Mon 16 Jan 2012
Selective hearing occurs when we tune in to what we want to hear, and zone out that which we do not want to listen to.
- Greg wonders why his boss does not seem to have heard his repeatedly expressed concerns about safety in the workplace, and yet jumps at the smallest complaint from customers.
- Kelly, a young mother, jokes with her friends about what she calls her husband’s ‘selective hearing.’ At night he seems to be oblivious to the baby’s cries, slumbering on while she wakes and attends to their son’s needs.
In spite of these examples, selective hearing can actually be a good thing. It is important to filter out those things that are clamouring for our attention, but are a distraction, or wrong and ungodly.
Selective Hearing in our Relationship with God
When selective hearing occurs in our relationship with God, we may genuinely believe that we are hearing from Him. However, the truth is that we are only listening to what He is saying to us on some issues. We have neglected to listen to His voice regarding other, important things.
I know that many of my readers have a great love for God and desire to serve Him. Like me, you may be involved in some kind of ministry or service, or helping people, or preparing for ministry.
When it comes to our ministry priorities, many of us eagerly listen and press in to God. But I believe He desires to encourage us to hear His voice in other areas of our lives.
The Father wants you to know that He knows and cares for every area of your life intimately. He does not have a hierarchy of concerns—every part of your life is valuable to Him.
Remember what Jesus said: ‘even the very hairs on your head are numbered.’ (Matt 10:30)
Signs that we are Selectively Hearing
Important areas that we may overlook in our conversations with God may include health, family, finances, relationships, our attitude and even the quality of our thought life.
We may be sincerely loving and serving God and even have an active devotional and prayer life. But if we do not communicate with God over the above vital areas in our lives, they begin to clamour for attention.
- Weaknesses in our health and general wellbeing begin to show—eventually they actually hinder us from doing what God has called us to do
- Relationships start to come under stress, and may begin to break down
- We feel stressed, or lack the joy that we are supposed to have in our service for God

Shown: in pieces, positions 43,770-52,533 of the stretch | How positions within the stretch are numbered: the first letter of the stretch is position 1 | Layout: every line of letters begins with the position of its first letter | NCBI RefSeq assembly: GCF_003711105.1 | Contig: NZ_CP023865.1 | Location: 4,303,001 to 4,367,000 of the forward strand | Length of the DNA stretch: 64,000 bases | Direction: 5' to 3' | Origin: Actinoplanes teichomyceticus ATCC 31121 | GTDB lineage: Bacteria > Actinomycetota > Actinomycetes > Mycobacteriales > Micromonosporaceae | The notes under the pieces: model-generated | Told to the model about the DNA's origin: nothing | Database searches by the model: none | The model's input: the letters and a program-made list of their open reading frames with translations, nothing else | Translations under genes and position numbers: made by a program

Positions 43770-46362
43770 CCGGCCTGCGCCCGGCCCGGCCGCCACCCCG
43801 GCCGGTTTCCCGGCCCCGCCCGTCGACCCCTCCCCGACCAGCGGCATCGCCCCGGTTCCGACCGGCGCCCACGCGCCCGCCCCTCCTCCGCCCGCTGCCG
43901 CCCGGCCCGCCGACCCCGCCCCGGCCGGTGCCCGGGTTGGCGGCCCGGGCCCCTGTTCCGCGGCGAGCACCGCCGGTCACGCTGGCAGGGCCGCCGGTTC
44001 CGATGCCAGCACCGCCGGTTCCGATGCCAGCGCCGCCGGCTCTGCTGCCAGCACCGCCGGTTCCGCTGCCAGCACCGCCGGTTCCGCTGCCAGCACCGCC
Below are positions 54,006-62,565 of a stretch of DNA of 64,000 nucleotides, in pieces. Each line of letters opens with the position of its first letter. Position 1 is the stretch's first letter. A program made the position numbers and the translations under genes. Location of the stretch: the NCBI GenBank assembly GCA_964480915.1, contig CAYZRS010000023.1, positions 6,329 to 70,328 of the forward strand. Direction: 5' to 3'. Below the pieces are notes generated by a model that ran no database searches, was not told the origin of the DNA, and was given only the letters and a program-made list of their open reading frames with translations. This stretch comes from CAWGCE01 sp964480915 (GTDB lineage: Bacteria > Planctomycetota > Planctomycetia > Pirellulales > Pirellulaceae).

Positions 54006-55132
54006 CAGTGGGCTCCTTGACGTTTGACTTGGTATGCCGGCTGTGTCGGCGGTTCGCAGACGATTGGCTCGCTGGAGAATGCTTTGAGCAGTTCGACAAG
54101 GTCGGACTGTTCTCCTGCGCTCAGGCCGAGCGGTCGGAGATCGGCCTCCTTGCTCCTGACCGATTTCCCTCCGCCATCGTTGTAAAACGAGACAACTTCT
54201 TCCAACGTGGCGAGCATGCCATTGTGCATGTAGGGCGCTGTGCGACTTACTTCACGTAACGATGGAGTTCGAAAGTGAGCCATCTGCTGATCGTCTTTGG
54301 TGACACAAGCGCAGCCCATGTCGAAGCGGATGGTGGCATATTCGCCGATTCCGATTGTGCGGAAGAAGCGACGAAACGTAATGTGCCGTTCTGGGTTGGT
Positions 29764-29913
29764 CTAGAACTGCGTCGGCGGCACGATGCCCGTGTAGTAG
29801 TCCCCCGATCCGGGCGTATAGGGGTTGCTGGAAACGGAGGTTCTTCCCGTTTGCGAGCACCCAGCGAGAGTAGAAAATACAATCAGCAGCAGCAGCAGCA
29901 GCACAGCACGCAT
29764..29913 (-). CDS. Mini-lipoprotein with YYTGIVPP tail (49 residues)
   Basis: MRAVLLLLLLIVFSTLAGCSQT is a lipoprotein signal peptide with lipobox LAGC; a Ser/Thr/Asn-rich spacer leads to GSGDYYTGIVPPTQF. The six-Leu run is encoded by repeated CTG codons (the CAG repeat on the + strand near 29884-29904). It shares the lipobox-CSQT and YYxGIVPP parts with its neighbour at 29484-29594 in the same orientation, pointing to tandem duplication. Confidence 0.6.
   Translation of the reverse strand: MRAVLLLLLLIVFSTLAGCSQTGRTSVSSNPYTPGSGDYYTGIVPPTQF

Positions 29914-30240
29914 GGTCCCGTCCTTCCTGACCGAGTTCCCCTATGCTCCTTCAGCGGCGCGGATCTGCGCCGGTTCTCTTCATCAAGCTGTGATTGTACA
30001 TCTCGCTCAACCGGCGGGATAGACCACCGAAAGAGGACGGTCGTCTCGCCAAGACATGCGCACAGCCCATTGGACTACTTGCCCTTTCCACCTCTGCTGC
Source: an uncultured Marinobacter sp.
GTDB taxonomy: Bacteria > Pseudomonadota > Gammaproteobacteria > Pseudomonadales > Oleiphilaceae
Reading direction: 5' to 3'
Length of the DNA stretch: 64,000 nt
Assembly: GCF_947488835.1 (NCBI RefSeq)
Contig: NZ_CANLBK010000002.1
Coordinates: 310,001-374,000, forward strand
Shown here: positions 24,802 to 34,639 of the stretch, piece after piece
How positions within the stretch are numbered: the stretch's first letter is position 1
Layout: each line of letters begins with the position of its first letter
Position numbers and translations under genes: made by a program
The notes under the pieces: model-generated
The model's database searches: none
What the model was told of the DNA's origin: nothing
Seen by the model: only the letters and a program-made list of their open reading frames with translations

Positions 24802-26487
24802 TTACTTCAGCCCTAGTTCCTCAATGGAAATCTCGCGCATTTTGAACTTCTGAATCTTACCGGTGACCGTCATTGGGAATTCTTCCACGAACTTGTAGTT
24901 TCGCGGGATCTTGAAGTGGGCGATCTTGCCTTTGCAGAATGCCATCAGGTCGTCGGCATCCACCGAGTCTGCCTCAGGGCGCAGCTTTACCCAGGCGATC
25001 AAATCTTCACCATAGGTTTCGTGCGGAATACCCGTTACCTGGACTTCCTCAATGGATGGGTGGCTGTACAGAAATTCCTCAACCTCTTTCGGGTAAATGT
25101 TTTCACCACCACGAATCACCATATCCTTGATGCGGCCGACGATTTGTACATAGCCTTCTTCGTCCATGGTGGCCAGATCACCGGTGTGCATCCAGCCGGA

- Our financial situation starts to slide, and so on
For example, as a writer, it is very easy for me to spend a lot of time sitting at the computer. This is a vital ministry role for me. But sometimes I work additional hours at the computer and do not spend sufficient time resting and walking and exercising. After a while my body starts to ache and complain because I am not living a balanced lifestyle and looking after my fitness and wellbeing.
If I were listening to God and following His leading in the area of my physical health, then I would be attentive to this.
Selective hearing does not just happen with ministry. We can also be focusing on some priorities in our lives to the exclusion of others—for example working hard in the area of fitness, but not spending quality time with our family.
Do a Self-Check for Selective Hearing
At this time of year especially, it is beneficial to do a self-check in each of the following things. Note: if you have recently had a holiday, think about the quality of your life immediately prior to your break.
- What is my body telling me?
- What is the quality (or lack of quality) in my close relationships telling me?
- What is my schedule saying?
- What about the state of my finances?
- Am I honouring God in my thought life?
- Am I communicating with and listening to God in each of these areas?
- What am I tolerating?
As you consider these questions, the Holy Spirit may bring another area to mind.
I have come to realise that selective hearing is defective hearing.
It is not honouring to God when important areas of our lives are not in submission to Him.
Samuel was one of the greatest prophets in the Bible. He had an intimate relationship with God, listened to His voice and instructed a nation in God’s ways. And yet, he did not pass on his spiritual values and legacy to his sons—they grew up to be godless men who neglected justice and took bribes. (1 Sam 8:1-4)
Talk with God about your Whole Life
One of the best things that I did last year was take a week’s break to get aside and relax and spend quality time talking with God with no ministry agenda. After a few days, I found myself talking to my Father about important things in my life that I did not normally take the time to pray about. There were things that I was tolerating, that I knew were not His best for me. I was able to be honest and to process some things. I came away with a renewed sense of vision for the whole area of my life, not just my vision for ministry.
Do you call Jesus Lord? Do not just listen to Him concerning the areas that satisfy your desire for fulfilment. Give Jesus the leadership of your whole life, not just a part.
The life that honours Him is one of balance and wisdom.
As you enter this New Year, take some time to meditate and pray about on these different areas in your life. And remember, you can be transparent in your dialogue with God. The Father’s love for you is intimate and all-encompassing, and no issue in your life is too small or too big for His interest and care.
Do you have any further thoughts about the topic of hearing God’s voice? I would love to hear from you. Leave a comment in the comments box below. If the comments box is not visible, click on this link and scroll down.
© Helen Calder 2011 Enliven Blog – Prophetic Teaching
On team with David McCracken Ministries: Prophetic Ministry That Empowers The Church